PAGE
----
After my recent blog post comparing compulsory bike helmets to compulsory armbands on Jews, I have been hounded by facebook-friends (“ffs”) who believe conscientious objectors to bike helmet laws are going to inspire reprisals from motorists. If you think the risk of head injuries can be exaggerated sometimes, you’re not spending enough time with these nervous ninnies who believe every undisciplined act by fellow cyclists is setting them up to be slain. They have temperaments like this poor little Chihuahua who thinks anything moving that is bigger than he is, has nothing else better to do than to kill him.
They also live in the suburbs. In fact anyone who thinks they can join forces with other voters to gang up on those of us wanting to decide for ourselves when to wear bicycle helmets, is likely to live in the suburbs. The whole reason we’re having this helmet debate now, and were silent in the early 1990s when it was first introduced, is now there actually are some Australians living in high density settings where trips are much shorter and going slow on a bike is worth doing often. Four or five times a day.
In Australia our gracious forefathers built cities with small private quarters but great public realms: parks, pubs on every corner, and beaches to turn an otherwise upstanding Dane into a seagull (head spinning around) for the time he was here. Georgian and Victorian Australia has become a site for seeing and showing off abs, boobs and tans all within two minutes of leaving home on your bike. By about the third time you left home for the day, any of you reading would be ready to say, “screw that!” to wearing a helmet.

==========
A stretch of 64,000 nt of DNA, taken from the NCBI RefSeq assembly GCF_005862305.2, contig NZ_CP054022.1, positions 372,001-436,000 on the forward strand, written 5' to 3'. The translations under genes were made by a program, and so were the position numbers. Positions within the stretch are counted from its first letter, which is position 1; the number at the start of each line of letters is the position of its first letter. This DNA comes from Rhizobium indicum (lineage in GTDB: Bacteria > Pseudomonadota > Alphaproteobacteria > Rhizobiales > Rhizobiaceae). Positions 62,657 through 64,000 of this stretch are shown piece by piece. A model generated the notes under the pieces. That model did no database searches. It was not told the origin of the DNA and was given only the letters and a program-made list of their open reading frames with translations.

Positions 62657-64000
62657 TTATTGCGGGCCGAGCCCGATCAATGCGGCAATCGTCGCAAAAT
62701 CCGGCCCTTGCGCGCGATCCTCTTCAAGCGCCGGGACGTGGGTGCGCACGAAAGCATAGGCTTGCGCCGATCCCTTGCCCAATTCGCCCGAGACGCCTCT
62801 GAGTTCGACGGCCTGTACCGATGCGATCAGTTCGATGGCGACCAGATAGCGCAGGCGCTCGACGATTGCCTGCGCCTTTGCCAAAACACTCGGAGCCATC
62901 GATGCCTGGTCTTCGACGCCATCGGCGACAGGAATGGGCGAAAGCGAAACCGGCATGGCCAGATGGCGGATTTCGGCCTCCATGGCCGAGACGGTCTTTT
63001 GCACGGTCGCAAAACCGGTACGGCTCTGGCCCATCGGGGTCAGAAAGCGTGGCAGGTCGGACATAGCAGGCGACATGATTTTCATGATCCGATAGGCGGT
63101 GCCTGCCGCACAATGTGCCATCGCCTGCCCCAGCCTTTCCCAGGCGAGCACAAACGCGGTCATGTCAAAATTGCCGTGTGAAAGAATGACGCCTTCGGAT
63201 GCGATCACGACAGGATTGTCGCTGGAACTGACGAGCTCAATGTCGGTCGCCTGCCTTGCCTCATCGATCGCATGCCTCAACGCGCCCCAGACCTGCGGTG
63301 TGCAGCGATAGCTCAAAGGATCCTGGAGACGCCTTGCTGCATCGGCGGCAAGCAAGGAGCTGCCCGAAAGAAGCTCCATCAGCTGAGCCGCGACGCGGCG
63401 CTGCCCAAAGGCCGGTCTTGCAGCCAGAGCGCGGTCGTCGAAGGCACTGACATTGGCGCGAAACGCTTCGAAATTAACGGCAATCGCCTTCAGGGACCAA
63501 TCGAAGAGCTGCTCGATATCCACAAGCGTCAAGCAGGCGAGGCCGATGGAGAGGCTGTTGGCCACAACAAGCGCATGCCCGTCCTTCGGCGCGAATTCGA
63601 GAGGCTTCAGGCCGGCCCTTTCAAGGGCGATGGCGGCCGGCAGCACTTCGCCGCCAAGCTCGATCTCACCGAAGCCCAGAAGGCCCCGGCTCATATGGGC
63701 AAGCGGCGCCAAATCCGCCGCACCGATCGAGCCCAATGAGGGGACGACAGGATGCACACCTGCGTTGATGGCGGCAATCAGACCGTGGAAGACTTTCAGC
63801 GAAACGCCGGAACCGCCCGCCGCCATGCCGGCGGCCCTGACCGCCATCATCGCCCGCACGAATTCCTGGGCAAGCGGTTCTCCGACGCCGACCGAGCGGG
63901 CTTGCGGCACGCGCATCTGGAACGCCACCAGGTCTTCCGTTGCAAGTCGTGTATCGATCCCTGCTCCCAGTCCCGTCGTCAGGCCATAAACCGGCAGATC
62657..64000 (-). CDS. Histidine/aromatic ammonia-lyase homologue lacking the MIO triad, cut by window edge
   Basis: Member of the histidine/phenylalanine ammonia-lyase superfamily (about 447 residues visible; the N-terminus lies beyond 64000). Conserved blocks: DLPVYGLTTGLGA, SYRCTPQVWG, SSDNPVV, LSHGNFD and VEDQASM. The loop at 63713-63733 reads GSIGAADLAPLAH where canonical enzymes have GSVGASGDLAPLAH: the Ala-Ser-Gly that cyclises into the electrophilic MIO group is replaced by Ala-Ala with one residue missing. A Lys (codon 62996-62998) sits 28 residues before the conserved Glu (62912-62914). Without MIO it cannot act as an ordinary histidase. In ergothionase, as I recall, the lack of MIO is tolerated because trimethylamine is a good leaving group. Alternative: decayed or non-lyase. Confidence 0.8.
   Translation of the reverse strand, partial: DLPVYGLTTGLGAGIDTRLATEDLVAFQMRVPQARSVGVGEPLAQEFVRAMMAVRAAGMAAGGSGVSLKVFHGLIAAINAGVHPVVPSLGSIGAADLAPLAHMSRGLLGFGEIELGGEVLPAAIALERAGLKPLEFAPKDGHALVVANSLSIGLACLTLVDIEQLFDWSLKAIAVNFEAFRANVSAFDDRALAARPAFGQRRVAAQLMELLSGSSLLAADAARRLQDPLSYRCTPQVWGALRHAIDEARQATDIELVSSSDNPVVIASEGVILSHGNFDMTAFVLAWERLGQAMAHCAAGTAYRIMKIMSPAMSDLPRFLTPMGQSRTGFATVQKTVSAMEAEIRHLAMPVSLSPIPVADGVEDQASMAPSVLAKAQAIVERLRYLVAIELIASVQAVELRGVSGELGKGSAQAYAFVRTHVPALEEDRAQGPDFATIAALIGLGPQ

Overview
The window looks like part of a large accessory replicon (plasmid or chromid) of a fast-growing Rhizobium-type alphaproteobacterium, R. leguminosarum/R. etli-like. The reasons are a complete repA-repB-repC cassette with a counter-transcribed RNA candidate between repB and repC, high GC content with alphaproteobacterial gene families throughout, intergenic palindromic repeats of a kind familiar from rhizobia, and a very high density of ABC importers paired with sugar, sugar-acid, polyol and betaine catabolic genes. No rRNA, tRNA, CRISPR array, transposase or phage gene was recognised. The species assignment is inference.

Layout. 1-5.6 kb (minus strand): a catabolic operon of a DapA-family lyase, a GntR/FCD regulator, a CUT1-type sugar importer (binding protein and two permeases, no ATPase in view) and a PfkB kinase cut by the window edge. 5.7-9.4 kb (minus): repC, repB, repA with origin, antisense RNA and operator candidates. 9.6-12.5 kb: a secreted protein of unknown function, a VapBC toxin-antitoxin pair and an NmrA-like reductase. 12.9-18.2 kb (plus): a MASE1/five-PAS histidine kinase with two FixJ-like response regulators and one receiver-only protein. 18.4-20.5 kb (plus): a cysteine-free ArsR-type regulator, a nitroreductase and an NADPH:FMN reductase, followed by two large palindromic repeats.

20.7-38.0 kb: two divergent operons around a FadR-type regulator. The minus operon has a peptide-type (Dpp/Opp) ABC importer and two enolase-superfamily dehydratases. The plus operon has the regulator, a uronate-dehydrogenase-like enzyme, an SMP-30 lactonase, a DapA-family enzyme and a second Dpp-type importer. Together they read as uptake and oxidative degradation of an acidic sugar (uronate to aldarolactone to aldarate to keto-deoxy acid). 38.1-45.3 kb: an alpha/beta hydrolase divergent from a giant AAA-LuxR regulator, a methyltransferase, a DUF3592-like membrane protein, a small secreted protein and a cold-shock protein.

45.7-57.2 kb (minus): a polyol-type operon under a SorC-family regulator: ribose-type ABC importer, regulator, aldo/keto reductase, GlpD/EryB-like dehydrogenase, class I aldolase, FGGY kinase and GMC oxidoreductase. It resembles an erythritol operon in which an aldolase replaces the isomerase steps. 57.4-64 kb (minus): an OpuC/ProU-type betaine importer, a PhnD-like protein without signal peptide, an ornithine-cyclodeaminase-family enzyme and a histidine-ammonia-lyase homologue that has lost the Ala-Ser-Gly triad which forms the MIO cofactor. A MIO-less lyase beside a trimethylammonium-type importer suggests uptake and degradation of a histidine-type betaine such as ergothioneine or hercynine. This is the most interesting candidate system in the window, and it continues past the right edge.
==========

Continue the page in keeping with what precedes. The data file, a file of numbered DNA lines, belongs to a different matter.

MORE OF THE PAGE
The suburban cyclist won’t even get on his bike without replacing his gear and brake cables. His helmet is just one of five hundred items on a checklist that he has to tick: $50 for T-shirt and bottle to raise funds for Amy Gillett; tires inflated to 120psi on the rear and 110psi on the front; enough spaceman food for a return journey to Mars in his special little carrying doodad that he’ll only use once; something old, something new, something borrowed, something blue; Strava; then three sleeps before getting out of bed at two in the morning for his supersonic V8 drive to wherever 500 people have agreed to all start some epic ride at 6 in the morning.
Only having to wear a helmet is an insult to this guy! He wants everything I’ve just listed to be written in law. That’s not to make cycling safer. It’s to normalise his addiction to toys and heroics. If it were up to him, you could not check the surf on your bike without fireworks shooting out of your arsehole to ensure you have drivers’ attention. How people might live sustainably and healthily in closer quarters is none of his business at all.
What I’ve learned then from my two weeks giving two hoots about mandatory bike helmets laws, is these stupid darn laws only concern a small percentage of the population who are living sustainably, in high density settings, that were hardly as common back when helmet laws were introduced to no protest. The law doesn’t impact the cycling community more broadly, given it is a community that is largely made up of resource gluttons without the requisite moral authority to open their mouths. And that, my dear friends, is just how it is.